Aging brain: possible “elixir of youth” found

Gut microbiota transplants from a young organism to a more adult one could have therapeutic potential against cognitive decline and could counteract changes associated with brain aging.

In the gut there would be a "elixir of youth" for the brain. It is the gut microbiota, or the set of all the microbes that inhabit the portion of our digestive system. The transplantation from a young organism to an older one could counteract the changes associated with brain aging. The revelation comes from a study conducted by scientists at University College Cork, Ireland, published in the journal Nature Aging. A mouse model was used to evaluate the innovative treatment.

Gut microbiota to improve brain function

According to the authors of the research, transplants of the gut microbiota could have therapeutic potential against cognitive decline caused by advancing age. The microbes that inhabit our bodies influence mechanisms and health that vary as we age, and the gut microbiota may influence brain aging and increase the risk of developing neurodegenerative diseases. The research of the team, led by neuroscientists John Cryan and Marcus Böhme, started with the idea that the process could be reversed. To evaluate the hypothesis, fecal microbes were transplanted from the intestines of young donor mice, three to four months old, to older specimens, more than 19 months old. The researchers found that aging-related changes in the immune system of the older animals were reversed by the transfer of the gut microbiota of the younger ones.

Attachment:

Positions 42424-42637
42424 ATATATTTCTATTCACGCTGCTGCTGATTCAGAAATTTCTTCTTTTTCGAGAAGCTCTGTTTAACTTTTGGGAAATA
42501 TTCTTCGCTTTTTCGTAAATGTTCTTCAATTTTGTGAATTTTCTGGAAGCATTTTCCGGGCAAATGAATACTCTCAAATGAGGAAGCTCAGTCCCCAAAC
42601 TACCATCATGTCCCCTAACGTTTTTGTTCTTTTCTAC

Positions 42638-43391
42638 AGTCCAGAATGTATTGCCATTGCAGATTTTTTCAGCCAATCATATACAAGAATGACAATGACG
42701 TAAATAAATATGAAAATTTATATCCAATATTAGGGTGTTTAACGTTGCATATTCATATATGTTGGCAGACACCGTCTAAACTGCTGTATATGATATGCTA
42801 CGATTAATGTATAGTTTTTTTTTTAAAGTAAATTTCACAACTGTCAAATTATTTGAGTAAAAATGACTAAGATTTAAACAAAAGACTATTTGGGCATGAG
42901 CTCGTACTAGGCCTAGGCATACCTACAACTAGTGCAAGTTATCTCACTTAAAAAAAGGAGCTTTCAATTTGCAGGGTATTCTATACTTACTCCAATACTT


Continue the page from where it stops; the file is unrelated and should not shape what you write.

The results also showed that the transplantation brought an improvement in the cognitive system of the recipient mice, which appeared to have become more capable on tests of learning, memory and anxiety."In short, we showed that chemicals in a region of the brain involved in learning and memory (the hippocampus) were more similar to those in young mice after microbiota transplantation. Our results show conclusively that the microbiome is important for a healthy brain in old age," Cryan wrote.

Although more research is needed regarding the real effects of the gut microbiota on the brain, neuroscientists believe the outcomes observed so far show the potential that a new therapy could have on aging. Targeted dietary treatments could promote gut health and immunity resulting in the gut maintaining the main organ of our nervous system young and healthy.

Another research has shown that listening to music just before bedtime could disrupt sleep and create brain damage.

Stefania Bernardini